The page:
A digitizer adapter 42 is connected to bus 40 and includes a scanning circuit 43 connected by cable 28 to digitizer pad 26. Pad 26 may include an overlay 61 having guide lines 52 and 54 that divide the pad surface into a work area at the top of the pad as viewed in FIG. 2, and a plurality of accessory "buttons" at the bottom. The accessory buttons may be further identified by legends (not shown) indicating the respective button functions, e.g., "enter", "draw line", etc. Quite obviously, the number of "buttons" and layout of overlay 61 depend upon the particular application program and what functions correspond to the positions of the pad actuated by stylus 22.
With reference to FIG. 3, stylus 22 is elongated and has a tip that is angularly offset from the remainder of the stylus, the tip having embedded therein a bar magnet 23. The angle of the offset facilitates the user manipulating the magnet so as to maintain the magnet perpendicular to the plane of the Hall effect elements (HEE). Magnet 23 generates magnetic flux lines. When the flux is perpendicular to a current conducting HEE and of the proper polarity and flux density, a voltage is produced across the HEE by the well known Hall effect, in a manner described in more detail hereinafter. The magnet thus acts as an actuator allowing the HEEs to detect the position thereof in accordance with which ones of the HEEs produce the Hall effect. The shape of the magnet and the flux field therefrom can vary from a very narrow field which can actuate only one HEE at a time, or it can be wider so that plural HEEs are simultaneously actuated. In the latter case, position determination software 48 determines the position, for example, by choosing the HEE which is at the centroid of the HEEs that are actuated.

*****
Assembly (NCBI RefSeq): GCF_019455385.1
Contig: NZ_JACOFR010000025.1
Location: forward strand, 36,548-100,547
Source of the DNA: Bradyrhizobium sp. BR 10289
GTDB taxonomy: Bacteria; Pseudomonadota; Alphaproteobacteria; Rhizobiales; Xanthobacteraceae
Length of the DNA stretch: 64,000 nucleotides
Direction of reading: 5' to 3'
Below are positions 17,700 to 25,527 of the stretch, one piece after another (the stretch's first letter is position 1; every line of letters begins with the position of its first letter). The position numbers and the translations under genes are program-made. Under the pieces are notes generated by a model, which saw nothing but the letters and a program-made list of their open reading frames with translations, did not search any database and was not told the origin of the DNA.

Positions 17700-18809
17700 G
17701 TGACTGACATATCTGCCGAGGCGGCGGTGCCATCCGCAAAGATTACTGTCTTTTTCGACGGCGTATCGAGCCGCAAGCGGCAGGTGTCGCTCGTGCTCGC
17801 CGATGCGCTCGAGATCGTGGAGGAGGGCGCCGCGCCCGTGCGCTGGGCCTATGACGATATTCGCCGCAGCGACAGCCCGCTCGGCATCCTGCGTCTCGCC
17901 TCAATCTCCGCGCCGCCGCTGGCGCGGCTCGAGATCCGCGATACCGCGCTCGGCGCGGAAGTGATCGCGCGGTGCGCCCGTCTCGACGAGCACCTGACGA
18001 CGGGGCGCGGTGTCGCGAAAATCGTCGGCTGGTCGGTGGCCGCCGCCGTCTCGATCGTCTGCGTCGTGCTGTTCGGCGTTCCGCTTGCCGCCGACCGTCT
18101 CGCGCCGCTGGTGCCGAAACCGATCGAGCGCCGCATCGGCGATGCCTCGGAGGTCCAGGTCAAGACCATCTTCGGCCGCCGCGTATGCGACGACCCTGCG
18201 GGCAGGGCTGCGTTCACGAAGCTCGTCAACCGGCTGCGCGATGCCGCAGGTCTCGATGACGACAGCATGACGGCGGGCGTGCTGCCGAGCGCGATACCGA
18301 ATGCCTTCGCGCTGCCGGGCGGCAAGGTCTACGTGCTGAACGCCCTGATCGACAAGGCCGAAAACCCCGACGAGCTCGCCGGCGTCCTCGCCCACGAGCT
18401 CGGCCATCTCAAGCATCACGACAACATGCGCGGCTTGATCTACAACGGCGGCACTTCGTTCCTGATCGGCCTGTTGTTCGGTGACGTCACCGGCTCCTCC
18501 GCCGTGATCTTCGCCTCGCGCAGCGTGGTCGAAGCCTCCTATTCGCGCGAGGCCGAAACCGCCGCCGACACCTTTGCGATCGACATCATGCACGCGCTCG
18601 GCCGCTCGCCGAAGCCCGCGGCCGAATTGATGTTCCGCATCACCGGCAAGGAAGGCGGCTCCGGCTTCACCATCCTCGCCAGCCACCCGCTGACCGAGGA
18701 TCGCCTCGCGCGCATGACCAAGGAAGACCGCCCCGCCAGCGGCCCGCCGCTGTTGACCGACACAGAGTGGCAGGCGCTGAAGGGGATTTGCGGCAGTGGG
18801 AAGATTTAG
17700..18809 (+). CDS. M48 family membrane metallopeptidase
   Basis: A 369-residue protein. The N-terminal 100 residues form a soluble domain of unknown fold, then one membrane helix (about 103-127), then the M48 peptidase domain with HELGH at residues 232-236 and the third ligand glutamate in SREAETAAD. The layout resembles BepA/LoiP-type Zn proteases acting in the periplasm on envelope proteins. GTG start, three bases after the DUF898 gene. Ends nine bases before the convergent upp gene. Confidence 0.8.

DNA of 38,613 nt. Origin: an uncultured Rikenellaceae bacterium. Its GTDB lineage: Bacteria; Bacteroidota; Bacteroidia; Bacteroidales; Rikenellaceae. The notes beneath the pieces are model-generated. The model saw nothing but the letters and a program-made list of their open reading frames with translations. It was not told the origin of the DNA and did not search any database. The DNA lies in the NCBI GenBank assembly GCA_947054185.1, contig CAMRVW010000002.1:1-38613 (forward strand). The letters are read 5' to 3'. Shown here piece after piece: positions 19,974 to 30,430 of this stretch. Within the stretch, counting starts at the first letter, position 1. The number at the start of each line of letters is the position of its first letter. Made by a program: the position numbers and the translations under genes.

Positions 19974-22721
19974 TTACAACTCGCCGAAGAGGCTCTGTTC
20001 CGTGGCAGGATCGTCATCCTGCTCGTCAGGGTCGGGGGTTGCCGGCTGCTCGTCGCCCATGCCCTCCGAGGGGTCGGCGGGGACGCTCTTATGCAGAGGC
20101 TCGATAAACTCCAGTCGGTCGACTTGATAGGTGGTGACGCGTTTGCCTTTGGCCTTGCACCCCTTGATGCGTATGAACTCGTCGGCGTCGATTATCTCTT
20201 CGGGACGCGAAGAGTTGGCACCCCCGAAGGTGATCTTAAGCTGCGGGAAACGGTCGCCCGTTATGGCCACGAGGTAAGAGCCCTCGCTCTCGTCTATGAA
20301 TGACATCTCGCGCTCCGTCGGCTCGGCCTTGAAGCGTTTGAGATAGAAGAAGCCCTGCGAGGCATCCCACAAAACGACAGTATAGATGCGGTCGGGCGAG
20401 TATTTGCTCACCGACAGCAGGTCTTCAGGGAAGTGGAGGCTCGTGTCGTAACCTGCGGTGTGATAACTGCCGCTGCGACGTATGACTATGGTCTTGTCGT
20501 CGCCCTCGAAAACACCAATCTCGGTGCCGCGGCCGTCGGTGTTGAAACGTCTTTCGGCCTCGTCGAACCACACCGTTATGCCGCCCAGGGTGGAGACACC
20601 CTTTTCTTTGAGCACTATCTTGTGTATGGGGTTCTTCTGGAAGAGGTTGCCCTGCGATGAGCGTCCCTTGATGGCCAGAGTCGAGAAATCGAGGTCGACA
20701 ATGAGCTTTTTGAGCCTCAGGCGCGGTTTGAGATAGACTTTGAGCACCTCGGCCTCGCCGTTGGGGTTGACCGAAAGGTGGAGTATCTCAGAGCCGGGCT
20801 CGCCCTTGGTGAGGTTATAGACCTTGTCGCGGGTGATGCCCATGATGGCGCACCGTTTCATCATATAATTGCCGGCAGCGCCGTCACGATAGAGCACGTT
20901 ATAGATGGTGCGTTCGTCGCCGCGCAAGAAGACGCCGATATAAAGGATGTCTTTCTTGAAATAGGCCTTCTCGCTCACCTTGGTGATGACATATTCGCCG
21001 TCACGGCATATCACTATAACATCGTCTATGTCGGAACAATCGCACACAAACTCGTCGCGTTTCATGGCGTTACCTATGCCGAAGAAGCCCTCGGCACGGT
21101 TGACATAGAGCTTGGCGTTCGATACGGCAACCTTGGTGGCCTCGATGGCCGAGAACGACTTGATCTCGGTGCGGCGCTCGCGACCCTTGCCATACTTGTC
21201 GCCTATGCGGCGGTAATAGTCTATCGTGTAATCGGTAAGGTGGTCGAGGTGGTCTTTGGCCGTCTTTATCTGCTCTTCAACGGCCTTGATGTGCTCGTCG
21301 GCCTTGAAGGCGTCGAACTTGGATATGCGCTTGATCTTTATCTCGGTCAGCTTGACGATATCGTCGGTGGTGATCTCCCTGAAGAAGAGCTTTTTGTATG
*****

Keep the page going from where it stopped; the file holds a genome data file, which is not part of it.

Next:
Referring to FIG. 4, digitizer pad 26 is constructed in layers and has a support base 64 upon which an integrated circuit (IC) substrate or panel 62 is mounted. The base provides the mechanical support for the chip and strain relief for electrical connections. Chip 62 is manufactured in accordance with standard integrated circuit manufacturing techniques and contains the Hall sensor array (HSA) described below with reference to FIGS. 6 and 7. A protective cap 60 covers the top of chip 62. An overlay 61 contains lines 52 and 54 and additional information indicating the functions of the accessory buttons, if included. The top of overlay 61 thus forms a work surface over which the stylus 22 can be moved by the user, to selectively actuate the HEEs beneath the work surface thereby allowing the position of the stylus to be detected and determined.
As shown in FIG. 5, a larger panel 62 may be formed from several smaller rectangular panels or chips 62A-D having abutting edges. A plurality of edge contacts 63 provide the means for connecting the row, column and sense lines to the scanning circuits. Contacts 63 are arranged along different edges to allow the chip 62 to be built up to the desired size. As shown, contacts 63 are arranged along the left edges of chips 62A and 62B, along the right edges of chips 62D and 62E, and along the bottom edges of chips 62C and 62F.